Dive Bars And The Glamour Of Seediness: The Tune Inn

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There's a certain mystique in being regarded as a regular at some establishments.  While the Four Seasons and the Waverly Inn are places to be seen, the really intelligent scenester knows being utterly at home in place with a dubious reputation is far more glamourous.

Tuneinn Playboy.com has released a list of Top Ten Dive Bars (and the NY Post came up with their own, just to be difficult.)  But my own sentimental favorite is the Tune Inn, in Washington DC. Since Esquire  "discovered" it a few years back, the Tune has been on nearly every list possible.  In January, a new generation of Hillites will discover its joys.

But when I was living on 3rd and A, behind the Supreme Court and kitty-corner from the ACLU, the Tune wasn't quite so well regarded.  It was always packed at Happy Hour, but during the day, I could spend all afternoon in a  booth, dawdling over a draft beer, a bad cheeseburger, and a book.  In DC, most people had jobs with regular hours, and freelancers were few.  I got my mail there, when I was between fixed addresses, I listed the number as an emergency contact, and I ran a tab so I could eat between paychecks. (The bartender cashed my unemployment checks, too.)   After a Christmas in Montana, I brought back  frozen elk meat, and the kitchen turned out elk burgers for the lunch rush ( the owners were big hunters,  judging by the wall decor.)  When I got engaged, I had a bridal shower at the bar, if unwrapping edible panties in between shots counts as a shower.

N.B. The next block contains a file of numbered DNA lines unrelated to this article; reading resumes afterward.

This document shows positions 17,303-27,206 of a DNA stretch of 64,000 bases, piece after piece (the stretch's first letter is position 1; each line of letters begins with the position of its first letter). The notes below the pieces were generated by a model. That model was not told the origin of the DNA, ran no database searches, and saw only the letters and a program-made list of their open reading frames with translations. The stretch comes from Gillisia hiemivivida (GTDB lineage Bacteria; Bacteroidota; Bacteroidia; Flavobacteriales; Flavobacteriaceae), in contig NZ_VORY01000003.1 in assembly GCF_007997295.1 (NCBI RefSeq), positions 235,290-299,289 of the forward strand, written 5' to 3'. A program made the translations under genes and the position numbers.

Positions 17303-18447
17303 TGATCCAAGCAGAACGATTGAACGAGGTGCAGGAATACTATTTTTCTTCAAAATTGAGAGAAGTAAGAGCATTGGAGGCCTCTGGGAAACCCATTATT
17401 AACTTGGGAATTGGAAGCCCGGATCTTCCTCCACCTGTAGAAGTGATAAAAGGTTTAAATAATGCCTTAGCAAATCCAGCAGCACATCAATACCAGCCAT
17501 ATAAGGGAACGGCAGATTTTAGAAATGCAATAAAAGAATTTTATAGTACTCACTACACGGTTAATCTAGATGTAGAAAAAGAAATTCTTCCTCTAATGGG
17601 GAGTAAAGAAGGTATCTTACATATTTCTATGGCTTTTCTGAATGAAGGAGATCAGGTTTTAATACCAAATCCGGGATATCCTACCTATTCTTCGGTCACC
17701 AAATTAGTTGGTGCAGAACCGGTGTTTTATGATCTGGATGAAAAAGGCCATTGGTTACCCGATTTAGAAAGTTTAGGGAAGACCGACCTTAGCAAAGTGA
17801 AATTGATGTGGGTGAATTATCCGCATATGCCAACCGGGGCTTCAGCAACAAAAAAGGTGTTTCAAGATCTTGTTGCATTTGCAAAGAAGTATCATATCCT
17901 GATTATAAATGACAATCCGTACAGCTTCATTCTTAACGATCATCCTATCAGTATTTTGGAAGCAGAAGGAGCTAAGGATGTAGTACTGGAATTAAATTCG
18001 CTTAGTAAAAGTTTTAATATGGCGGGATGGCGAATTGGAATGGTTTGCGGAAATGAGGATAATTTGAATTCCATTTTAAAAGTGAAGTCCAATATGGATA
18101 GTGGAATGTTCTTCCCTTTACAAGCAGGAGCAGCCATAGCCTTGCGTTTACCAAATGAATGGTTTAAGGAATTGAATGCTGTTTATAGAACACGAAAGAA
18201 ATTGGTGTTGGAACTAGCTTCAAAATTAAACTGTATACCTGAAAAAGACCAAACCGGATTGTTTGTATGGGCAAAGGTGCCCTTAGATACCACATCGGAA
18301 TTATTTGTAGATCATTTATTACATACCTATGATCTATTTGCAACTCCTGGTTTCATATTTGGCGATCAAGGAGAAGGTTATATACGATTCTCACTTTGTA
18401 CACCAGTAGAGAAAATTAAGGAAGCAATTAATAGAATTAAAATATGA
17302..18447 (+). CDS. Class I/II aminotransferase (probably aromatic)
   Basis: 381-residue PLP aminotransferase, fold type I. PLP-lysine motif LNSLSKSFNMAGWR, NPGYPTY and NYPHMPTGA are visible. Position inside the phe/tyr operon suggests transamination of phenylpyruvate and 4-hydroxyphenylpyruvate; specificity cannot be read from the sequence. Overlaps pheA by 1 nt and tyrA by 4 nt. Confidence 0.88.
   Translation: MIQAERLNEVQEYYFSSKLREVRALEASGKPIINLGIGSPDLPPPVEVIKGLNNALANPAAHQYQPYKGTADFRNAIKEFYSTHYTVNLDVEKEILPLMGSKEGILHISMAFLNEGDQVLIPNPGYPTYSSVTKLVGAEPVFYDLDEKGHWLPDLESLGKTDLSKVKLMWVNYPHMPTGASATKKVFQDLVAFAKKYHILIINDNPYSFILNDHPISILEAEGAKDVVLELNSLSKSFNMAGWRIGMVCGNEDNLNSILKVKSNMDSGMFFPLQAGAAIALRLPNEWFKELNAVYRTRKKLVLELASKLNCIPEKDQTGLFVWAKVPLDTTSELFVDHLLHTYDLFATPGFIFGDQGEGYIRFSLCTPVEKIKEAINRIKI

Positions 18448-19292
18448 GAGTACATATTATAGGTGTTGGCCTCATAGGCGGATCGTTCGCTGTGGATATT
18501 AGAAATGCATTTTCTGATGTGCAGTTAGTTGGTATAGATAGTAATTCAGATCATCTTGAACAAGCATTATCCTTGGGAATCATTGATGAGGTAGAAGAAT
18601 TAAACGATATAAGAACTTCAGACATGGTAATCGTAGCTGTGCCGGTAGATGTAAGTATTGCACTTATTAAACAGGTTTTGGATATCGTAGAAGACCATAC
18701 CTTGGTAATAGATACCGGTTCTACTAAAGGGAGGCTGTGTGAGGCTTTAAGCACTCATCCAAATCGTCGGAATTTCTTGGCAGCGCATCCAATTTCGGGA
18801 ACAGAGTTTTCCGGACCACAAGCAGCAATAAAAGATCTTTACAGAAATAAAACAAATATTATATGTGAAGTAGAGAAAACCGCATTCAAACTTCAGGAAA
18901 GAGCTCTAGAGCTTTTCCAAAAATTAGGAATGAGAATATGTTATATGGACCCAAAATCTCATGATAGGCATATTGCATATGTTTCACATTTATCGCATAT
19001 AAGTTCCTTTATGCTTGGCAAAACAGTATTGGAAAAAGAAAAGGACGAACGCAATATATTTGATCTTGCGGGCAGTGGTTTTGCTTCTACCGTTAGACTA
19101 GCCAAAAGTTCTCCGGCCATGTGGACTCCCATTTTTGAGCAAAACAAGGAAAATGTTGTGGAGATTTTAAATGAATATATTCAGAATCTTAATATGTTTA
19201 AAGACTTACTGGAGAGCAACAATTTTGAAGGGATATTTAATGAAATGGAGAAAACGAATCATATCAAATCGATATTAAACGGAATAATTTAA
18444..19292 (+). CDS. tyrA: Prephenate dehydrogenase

Walking on the wild side of Washington seems rather quaint when viewed from Los Angeles, many years later.  Everyone needs a home away from home, though, and the Tune was that and more.